• Stay still, don’t panic or swat at bees, as this will confuse and agitate them, gently brush them off with an item like a book, phone case, or napkin and walk away from them if they are persistent.
  • If you discover a beehive on your property, call the fire department or a beekeeper to remove it.
  • Do not kill honeybees. It is not illegal to do so, but it is poor environmental stewardship. A hive of honeybees can cost $2,000. A beekeeper will gladly remove honeybees from your property to their farm for honey production.

Treating Bee Stings

  • If you are stung, ask someone to stay with you in case you have an allergic reaction.
  • Rinse the sting with soap and water.
  • If the stinger is still in your skin, remove it by scraping a clean fingernail over the sting or wiping it with a clean piece of gauze.
  • So not squeeze the stinger or use tweezers, as this could force more venom into the sting.
  • Reduce swelling with an ice pack.
  • Do not scratch the sting because that could increase swelling, make it itch more, and cause infection.

Signs of Allergic Reaction

Only 5-7.5 % of Americans are hypersensitive to bee stings. But if you experience any of these symptoms after a sting, you may be allergic. If so, the chance of severe allergic reactions may increase each time you are stung. Use an epinephrine auto-injector if you have one and call 911.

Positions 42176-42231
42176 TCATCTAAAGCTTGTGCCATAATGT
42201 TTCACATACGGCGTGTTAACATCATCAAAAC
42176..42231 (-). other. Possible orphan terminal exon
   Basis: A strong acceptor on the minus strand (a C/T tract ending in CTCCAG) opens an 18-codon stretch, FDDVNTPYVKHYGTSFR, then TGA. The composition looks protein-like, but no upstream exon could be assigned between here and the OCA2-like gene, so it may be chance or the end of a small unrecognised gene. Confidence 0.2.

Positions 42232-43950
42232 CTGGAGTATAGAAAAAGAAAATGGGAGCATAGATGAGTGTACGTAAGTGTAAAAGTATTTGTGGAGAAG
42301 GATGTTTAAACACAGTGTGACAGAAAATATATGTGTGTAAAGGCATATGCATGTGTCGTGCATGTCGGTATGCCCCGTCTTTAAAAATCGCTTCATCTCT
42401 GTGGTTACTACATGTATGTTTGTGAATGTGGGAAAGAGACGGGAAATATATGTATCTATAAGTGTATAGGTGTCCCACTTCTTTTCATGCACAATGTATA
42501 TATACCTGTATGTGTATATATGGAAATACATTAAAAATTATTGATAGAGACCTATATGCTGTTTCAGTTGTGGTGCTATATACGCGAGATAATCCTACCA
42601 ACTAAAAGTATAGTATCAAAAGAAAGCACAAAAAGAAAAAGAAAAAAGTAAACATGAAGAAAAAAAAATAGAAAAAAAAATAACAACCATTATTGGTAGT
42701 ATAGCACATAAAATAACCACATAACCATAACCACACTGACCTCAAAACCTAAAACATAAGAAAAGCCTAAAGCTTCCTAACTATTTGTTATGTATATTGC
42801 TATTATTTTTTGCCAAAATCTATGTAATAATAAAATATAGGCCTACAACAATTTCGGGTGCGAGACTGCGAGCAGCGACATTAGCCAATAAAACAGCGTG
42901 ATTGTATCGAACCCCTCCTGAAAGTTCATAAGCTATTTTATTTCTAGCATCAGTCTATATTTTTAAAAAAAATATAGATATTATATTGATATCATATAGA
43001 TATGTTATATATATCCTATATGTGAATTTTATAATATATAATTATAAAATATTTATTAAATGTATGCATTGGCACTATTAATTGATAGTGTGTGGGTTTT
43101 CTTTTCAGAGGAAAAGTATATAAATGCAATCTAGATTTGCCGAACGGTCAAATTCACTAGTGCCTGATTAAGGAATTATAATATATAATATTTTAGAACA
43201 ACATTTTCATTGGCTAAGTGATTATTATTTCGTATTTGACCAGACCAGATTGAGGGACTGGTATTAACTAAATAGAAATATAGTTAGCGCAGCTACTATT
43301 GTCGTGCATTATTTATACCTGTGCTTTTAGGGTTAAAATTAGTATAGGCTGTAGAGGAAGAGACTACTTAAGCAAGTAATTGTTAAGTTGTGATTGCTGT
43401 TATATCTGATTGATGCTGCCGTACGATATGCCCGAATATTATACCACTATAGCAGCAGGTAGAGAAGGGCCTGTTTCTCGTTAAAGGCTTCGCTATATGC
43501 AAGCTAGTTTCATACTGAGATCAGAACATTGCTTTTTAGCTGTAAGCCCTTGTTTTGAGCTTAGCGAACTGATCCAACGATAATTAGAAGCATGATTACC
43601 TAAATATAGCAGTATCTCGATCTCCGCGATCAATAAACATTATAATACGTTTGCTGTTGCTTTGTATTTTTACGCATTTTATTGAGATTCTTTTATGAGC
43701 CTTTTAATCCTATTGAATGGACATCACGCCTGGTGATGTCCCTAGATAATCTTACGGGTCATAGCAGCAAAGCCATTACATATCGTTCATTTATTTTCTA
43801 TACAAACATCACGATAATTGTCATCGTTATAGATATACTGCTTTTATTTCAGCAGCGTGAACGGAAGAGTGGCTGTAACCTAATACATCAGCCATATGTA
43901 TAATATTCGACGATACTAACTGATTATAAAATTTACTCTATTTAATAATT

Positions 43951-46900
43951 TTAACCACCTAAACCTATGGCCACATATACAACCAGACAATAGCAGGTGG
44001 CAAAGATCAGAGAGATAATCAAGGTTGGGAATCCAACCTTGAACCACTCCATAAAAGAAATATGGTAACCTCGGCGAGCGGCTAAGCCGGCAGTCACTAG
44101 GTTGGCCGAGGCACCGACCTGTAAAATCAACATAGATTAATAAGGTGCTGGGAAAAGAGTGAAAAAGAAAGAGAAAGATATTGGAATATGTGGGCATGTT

• Hives, itching, and flushed or pale skin.
  • Swelling of the throat and tongue, difficulty breathing.
  • Weak and rapid pulse.
  • Nausea, vomiting, diarrhea.
  • Dizziness, fainting, loss of consciousness.
Close-up of bee sting stuck in human skin

Localized pain, redness, itching, and swelling are normal with a bee sting.

©kanoksak neamsum/Shutterstock.com

Bees and the Environment

Bees are extraordinarily important in the environment. About 80% of the pollination of flowering plants depends on bees and other pollinators. Without them, many plant species would not be able to reproduce effectively. This would impact plants that are necessary as food for wild animals as well as groundcover that helps prevent soil erosion. Bees pollinate support the crops of about 35% of all the agricultural land in the world, which is essential to our food supply and many of the plant-based raw materials we use in manufacturing and even the production of some kinds of medicines.